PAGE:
island in the Balearics, from Latin maior "larger," irregular comparative of magnus "large, great" (from PIE root *meg- "great"); so called because it is the largest of the three islands. Related: Majorcan.
river in England, a Celtic name, perhaps "great wanderer," in reference to its flooding. The city in Italy (Italian Trento) is Roman Tridentum, in reference to the triple-peaked mountain nearby. The great ecumenical council there was held from 1543-63.
Australian state, founded 1859 and named for Queen Victoria of Great Britain. Related: Queenslander.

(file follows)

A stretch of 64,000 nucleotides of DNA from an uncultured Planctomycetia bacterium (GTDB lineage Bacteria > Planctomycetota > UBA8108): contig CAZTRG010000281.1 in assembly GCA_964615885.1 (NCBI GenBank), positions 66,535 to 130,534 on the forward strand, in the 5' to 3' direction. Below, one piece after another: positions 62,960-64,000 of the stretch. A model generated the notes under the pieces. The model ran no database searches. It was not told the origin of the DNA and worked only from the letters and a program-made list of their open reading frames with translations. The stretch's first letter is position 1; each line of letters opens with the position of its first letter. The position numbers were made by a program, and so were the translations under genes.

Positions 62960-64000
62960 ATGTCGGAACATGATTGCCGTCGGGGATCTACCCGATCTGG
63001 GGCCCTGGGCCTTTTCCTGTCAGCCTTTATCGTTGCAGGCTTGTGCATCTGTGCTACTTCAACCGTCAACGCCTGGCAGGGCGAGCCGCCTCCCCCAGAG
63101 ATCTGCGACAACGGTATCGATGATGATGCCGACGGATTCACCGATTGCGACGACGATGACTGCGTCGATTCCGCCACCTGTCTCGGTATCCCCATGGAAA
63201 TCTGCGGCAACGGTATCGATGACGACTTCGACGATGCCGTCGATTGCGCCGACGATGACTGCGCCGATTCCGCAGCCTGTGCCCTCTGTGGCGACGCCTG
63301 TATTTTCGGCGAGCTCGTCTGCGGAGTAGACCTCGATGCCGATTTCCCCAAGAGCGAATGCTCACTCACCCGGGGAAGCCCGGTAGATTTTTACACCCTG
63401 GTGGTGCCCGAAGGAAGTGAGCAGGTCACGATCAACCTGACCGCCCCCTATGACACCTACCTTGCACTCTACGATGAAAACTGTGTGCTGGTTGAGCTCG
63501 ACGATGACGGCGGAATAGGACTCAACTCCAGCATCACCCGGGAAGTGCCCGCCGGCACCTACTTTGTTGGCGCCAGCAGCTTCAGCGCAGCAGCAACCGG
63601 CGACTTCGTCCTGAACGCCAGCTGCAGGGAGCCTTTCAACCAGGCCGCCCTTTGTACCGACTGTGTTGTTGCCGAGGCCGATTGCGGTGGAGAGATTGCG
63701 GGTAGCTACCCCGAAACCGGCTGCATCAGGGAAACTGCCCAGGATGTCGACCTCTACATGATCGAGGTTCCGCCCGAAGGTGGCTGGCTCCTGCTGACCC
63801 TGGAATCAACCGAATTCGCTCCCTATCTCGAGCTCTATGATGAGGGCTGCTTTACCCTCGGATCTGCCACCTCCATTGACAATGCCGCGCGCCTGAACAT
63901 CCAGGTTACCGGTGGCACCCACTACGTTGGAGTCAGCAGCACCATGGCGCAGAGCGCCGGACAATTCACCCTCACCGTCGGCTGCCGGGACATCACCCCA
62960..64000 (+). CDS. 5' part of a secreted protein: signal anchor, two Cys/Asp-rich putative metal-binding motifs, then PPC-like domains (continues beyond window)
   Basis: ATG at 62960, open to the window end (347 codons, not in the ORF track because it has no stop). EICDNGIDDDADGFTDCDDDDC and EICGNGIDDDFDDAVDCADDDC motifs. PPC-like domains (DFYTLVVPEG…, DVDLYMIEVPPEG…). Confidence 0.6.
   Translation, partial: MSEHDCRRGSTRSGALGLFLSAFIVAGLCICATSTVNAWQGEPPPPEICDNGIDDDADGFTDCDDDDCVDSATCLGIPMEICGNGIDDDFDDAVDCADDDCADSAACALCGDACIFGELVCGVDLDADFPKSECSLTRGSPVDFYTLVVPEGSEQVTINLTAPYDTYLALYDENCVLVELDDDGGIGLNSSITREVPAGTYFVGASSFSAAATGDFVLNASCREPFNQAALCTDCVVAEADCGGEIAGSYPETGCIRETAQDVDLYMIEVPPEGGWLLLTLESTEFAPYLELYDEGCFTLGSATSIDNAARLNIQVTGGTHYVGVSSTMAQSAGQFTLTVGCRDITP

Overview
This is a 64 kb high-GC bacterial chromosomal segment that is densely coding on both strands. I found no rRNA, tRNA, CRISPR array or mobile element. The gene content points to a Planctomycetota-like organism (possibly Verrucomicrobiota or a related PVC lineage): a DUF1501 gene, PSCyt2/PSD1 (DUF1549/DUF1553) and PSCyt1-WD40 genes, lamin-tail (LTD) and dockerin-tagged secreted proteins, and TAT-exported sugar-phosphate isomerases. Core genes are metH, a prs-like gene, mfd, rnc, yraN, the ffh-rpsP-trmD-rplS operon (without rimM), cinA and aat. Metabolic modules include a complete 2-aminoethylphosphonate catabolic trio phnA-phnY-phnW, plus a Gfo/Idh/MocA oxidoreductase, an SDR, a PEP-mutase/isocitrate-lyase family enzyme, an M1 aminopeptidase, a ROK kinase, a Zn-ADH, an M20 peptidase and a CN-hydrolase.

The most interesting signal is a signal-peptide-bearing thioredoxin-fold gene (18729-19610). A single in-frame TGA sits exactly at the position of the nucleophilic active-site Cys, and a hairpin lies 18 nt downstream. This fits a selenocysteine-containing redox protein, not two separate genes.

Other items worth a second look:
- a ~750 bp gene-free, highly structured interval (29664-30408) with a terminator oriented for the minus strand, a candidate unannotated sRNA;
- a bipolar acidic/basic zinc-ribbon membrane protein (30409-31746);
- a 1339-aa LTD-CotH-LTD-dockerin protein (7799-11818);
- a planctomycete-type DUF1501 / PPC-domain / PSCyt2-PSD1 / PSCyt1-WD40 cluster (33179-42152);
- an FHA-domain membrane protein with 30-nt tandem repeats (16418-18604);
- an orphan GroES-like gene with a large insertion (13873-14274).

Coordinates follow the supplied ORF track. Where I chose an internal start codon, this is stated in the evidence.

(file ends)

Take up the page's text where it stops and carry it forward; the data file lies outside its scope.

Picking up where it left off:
1949, proprietary name of a popular brand of cellulose or plastic adhesive tape in Great Britain.
great tree of the universe, 1770, from Old Norse ygdrasill, apparently from Yggr, a name of Odin + drasill "horse."
name of the great Old Testament prophet, from Hebrew Elijjah, literally "the Lord is God." The Greek form is Elias.
place name in Connecticut, U.S., deformed from Algonquian missituk "great tidal river," from missi "large" + -tuk "tidal river."
Scandinavian masc. proper name, popular with early kings, the first to use it was Magnus I, king of Norway and Denmark (d. 1047), who evidently took it in emulation of Charlemagne (Latin Carolus Magnus) under the impression that magnus (Latin, literally "great," from PIE root *meg- "great") was a personal name.
French cognac-based liqueur, 1901, from French grand "great" (see grand (adj.)) + Marnier-Lapostolle, name of the manufacturer.